I believe the client is the expert on themself, and I am here to support them in their own process. I can provide resources along the way, but I don't have the "answers"--you have them within yourself already.

— Georgie Kelly, Licensed Professional Clinical Counselor in SAN DIEGO, CA

I provide mindfulness, acceptance and compassion based therapy.

— Allison Glorioso, Mental Health Counselor in Fort Myers, FL

I believe that one of the greatest minds psychology has ever seen was Carl Rogers, the developer of person-centered therapy and one of the leading minds of the humanistic movement in the middle of the 20th century. I try hard to practice unconditional positive regard, congruence, and accurate empathy with each of my clients.

— Brett Hammond, Licensed Clinical Social Worker in Louisville, KY

Humanistic therapy focuses on a person’s individual nature. Humanistic therapists aim to consider the whole person, especially their positive characteristics and potential for growth, not only from their professional viewpoint but from a client’s own personal sense of their behavior. The emphasis in sessions is on a person’s positive traits and behaviors and developing their ability to use their instincts to find wisdom, growth, healing, and fulfillment.

— Kristen Crowe, Licensed Professional Clinical Counselor in LA, CA

I incorporate elements of Humanistic Therapy into each session, notably Unconditional Positive Regard of my clients. It is important that I build a safe, trusting therapeutic relationship with my clients and show them acceptance.

— Melodie Cabitac, Clinical Social Worker in Houston, TX

Humanistic theories of therapy generally mirror the basic techniques of therapy taught to all social workers during their master's program. In other words I strive to be client-centered, strengths-based, solution-focused, and authentic. I try to blend pragmatism and warmth and adapt to your needs, even when that means some limited strategic self-disclosure or directive guidance when requested. But creating a safe and nourishing space is always a prerequisite to the use of other techniques.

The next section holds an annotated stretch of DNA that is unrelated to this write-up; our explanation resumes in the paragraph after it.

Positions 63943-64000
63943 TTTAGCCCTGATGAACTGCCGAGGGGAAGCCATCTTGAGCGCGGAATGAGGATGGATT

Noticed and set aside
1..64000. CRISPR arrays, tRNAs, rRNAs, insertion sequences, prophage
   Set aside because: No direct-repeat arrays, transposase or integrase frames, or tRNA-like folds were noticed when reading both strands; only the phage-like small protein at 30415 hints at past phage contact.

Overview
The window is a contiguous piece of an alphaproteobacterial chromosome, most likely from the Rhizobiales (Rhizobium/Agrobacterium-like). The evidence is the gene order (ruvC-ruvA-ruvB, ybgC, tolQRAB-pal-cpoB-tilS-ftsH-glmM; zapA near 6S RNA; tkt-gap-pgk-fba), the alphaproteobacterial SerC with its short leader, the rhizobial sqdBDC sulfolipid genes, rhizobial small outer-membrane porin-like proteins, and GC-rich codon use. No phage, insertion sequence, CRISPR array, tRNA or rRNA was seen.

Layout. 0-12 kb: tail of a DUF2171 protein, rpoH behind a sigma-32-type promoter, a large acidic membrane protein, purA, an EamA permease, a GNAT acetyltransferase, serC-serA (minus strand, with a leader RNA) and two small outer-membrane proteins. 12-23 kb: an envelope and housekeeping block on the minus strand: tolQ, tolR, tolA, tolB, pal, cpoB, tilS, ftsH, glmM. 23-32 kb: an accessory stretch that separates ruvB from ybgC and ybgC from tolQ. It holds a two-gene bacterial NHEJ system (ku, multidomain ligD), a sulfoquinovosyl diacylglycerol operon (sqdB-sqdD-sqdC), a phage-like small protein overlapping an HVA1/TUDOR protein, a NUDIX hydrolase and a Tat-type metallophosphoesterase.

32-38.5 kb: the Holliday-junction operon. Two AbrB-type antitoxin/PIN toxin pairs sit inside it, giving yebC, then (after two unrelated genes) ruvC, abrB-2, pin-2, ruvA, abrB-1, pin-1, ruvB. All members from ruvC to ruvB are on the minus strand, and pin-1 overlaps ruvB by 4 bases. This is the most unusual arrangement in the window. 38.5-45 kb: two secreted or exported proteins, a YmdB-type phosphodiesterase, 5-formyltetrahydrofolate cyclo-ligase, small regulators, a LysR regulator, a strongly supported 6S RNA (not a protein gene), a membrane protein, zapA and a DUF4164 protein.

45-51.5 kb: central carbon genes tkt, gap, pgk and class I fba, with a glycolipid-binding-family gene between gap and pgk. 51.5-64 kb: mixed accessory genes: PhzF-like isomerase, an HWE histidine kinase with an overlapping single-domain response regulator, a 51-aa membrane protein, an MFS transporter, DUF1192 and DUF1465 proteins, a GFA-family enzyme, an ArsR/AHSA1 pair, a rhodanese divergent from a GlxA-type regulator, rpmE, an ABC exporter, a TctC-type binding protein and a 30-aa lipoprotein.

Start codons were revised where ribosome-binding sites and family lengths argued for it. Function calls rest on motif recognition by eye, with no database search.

— Samuel Wilson, Licensed Clinical Social Worker in Kensington, MD

Humanistic Therapy takes a whole person approach to healing and self growth; looking an individuals social, physical, emotional and spiritual well-being.

— Michelle North, Licensed Marriage & Family Therapist in Encinitas, CA

In my quest to deconstruct the controlling beliefs of my conservative Christian upbringing, I felt drawn to the principles of humanism. Specifically, I studied existential therapy throughout my graduate studies. I have written on the topics of humanism and therapy, and I continue to study philosophy in an attempt to better understand how to connect to diverse people in therapy.

— Lee Kinsey, Licensed Mental Health Counselor in Boston, MA

Humanistic Therapy, in harmony with CBT and Contemplative Therapy, amplifies our journey to self-discovery. By utilizing our strengths, it empowers growth where needed. My goal is to help individuals, couples, and families embrace their unique worldviews, aligning with Humanistic Theory's focus on personal growth and self-actualization. This integrated approach enriches lives through a holistic exploration of the self.

— MICHAEL ROSE, Licensed Professional Counselor in ,

My goal is to consider the whole person, especially your positive characteristics and potential for growth, not only from my professional perspective but from a your own personal sense of behavior. The emphasis in my sessions is on your positive traits and behaviors and developing your ability to use your instincts to find wisdom, growth, healing, and fulfillment within yourself.

— Jennifer Kaufman Walker, Counselor

I am eager to help you improve your everyday well being and together we will create a safe space to do so. I will be focused on listening and supporting you within a nonjudgmental environment.

— Ryan Mast, Therapist